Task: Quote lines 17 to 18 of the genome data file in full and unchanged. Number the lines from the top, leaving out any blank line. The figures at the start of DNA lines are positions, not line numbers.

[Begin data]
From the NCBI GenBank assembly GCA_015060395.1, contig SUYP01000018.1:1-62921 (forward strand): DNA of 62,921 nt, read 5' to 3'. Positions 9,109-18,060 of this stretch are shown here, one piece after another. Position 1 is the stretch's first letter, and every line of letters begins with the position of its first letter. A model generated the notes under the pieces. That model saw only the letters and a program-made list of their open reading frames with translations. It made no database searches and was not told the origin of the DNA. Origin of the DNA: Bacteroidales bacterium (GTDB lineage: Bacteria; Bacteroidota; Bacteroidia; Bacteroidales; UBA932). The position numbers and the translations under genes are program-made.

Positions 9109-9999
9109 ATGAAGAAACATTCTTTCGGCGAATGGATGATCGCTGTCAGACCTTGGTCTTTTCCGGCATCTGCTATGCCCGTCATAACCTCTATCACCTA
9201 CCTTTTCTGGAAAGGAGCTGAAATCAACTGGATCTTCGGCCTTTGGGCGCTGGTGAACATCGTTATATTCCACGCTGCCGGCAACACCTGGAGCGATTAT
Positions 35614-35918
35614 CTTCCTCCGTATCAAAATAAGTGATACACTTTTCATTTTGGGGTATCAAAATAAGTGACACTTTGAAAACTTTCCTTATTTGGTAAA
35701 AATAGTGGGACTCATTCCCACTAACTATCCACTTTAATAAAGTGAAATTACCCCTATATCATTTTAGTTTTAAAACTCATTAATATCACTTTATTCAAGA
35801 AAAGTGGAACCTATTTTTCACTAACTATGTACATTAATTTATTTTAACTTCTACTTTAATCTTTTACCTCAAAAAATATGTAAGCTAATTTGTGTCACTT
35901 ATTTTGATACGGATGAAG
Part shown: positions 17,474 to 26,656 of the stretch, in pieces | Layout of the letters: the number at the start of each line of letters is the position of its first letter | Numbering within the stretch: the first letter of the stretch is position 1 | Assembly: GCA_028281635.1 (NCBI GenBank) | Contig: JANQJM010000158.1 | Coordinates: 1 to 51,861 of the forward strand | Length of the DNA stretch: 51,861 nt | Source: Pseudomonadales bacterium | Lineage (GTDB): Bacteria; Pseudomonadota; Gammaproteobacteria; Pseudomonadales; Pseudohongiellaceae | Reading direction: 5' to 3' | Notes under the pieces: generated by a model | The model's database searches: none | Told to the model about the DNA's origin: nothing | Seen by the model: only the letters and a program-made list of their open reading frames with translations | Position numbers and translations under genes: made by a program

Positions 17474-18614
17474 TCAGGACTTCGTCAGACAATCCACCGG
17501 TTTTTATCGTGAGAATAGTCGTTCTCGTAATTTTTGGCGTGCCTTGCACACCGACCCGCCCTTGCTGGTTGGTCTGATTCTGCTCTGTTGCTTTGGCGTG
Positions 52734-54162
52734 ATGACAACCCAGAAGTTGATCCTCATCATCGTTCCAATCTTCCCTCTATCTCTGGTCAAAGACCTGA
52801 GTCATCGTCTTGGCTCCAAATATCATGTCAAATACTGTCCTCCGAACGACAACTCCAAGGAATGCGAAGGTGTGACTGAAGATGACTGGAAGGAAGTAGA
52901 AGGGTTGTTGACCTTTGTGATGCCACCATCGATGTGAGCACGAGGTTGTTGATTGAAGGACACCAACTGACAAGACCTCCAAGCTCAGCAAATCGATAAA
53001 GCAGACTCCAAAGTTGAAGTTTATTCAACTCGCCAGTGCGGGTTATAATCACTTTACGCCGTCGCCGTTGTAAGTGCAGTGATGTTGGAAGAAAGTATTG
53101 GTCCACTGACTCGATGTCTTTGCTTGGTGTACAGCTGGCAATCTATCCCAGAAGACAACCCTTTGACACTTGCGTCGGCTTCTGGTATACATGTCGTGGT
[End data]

52901 AGGGTTGTTGACCTTTGTGATGCCACCATCGATGTGAGCACGAGGTTGTTGATTGAAGGACACCAACTGACAAGACCTCCAAGCTCAGCAAATCGATAAA
53001 GCAGACTCCAAAGTTGAAGTTTATTCAACTCGCCAGTGCGGGTTATAATCACTTTACGCCGTCGCCGTTGTAAGTGCAGTGATGTTGGAAGAAAGTATTG